Lymphedema is a possible result of breast cancer related treatments and surgeries when the lymphatic system, which is the body’s natural system for fluid transport between the cells, is interrupted. Lymphedema makes it more difficult to resume simple daily tasks after cancer surgery and interferes with a woman’s outlook on her recovery. The risk of developing lymphedema is considered to be higher if axillary lymph nodes are removed during surgery as this disrupts the lymphatic pathways permanently. Radiation therapy increases the risk factor for developing lymphedema.
Lymphedema is treatable with knowledge and proper tools!
Pooling of lymphatic fluid, commonly known as edema or swelling, is a by product of any surgery, and this is no different in breast surgery. Rehabilitation specialists have recognized the benefits of early clearing of edema to prevent chronic swelling and tissue scarring. The practice of early decongesting of an injured or surgical area facilitates a speedy recovery and a rapid return to function, and decreases the risk of developing chronic lymphedema.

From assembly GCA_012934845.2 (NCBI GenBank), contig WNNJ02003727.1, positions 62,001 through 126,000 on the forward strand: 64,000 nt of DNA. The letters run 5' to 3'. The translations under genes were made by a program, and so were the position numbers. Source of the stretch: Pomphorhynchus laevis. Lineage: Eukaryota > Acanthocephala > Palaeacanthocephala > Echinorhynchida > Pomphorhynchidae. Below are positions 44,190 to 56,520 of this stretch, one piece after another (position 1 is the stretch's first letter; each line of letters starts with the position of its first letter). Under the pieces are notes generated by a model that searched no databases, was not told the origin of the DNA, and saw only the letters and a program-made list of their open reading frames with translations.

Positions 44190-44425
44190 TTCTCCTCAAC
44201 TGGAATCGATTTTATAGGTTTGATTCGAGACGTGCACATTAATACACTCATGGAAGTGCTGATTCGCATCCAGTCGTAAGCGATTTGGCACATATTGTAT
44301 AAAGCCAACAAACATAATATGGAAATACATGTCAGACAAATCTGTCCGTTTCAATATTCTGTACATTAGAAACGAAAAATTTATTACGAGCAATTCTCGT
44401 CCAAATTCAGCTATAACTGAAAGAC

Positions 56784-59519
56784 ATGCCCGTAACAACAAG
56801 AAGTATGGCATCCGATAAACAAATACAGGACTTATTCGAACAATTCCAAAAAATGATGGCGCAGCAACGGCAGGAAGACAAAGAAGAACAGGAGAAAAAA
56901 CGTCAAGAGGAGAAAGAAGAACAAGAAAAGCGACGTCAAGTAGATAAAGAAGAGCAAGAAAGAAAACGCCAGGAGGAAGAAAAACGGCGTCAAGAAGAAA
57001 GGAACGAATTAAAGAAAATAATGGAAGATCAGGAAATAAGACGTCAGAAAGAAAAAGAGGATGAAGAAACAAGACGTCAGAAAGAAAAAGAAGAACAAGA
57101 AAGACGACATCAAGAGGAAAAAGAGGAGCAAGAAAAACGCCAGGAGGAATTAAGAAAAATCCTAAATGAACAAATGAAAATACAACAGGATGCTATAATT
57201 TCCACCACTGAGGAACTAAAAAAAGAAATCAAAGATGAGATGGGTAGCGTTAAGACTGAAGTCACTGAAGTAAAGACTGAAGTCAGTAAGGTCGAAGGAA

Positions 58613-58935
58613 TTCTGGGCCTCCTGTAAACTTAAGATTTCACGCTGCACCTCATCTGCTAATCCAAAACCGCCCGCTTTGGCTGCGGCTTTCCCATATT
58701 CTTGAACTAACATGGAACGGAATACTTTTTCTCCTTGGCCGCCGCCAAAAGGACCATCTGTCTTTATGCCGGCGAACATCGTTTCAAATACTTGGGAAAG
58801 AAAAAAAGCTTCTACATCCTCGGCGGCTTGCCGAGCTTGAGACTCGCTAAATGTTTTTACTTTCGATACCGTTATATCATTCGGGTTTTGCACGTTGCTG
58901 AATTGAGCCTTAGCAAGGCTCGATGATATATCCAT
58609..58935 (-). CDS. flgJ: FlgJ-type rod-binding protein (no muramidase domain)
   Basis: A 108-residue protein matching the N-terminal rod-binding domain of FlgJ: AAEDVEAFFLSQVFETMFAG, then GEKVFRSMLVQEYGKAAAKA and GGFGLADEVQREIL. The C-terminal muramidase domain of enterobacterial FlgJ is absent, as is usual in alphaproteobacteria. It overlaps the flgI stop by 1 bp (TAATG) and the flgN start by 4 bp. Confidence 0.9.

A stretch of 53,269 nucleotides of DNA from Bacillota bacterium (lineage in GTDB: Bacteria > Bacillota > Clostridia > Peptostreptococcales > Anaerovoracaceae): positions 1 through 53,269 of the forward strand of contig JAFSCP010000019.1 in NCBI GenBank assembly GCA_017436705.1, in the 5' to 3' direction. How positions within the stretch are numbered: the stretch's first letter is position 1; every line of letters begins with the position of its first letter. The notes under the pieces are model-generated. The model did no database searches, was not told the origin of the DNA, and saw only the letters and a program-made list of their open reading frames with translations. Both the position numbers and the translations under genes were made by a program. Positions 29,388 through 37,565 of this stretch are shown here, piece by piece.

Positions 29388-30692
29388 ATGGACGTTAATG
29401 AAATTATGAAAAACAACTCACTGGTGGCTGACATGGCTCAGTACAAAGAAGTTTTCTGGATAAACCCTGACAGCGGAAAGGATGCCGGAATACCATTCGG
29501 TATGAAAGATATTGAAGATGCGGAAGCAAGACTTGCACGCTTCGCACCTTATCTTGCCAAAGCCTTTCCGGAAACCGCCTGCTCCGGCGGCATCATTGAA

In untreated lymphedema of the arm and breast resulting from breast cancer related surgical procedures the compounding deconditioning effects may include: shoulder weakness and dysfunction, decreased functional range of motion, pain and chronic swelling. The diagnoses seen in the post breast surgery patient reflect those symptoms and are commonly referred to as acute or chronic lymphedema with fibrosis, frozen shoulder, and axillary web syndrome.
Early clearing of edema and re-gaining range of motion of the arm of the involved side are key factors in achieving a speedy and full recovery after breast surgery.
Participating in an individually tailored rehabilitation and exercise program right after surgery, is the best solution for preventing and treating lymphedema.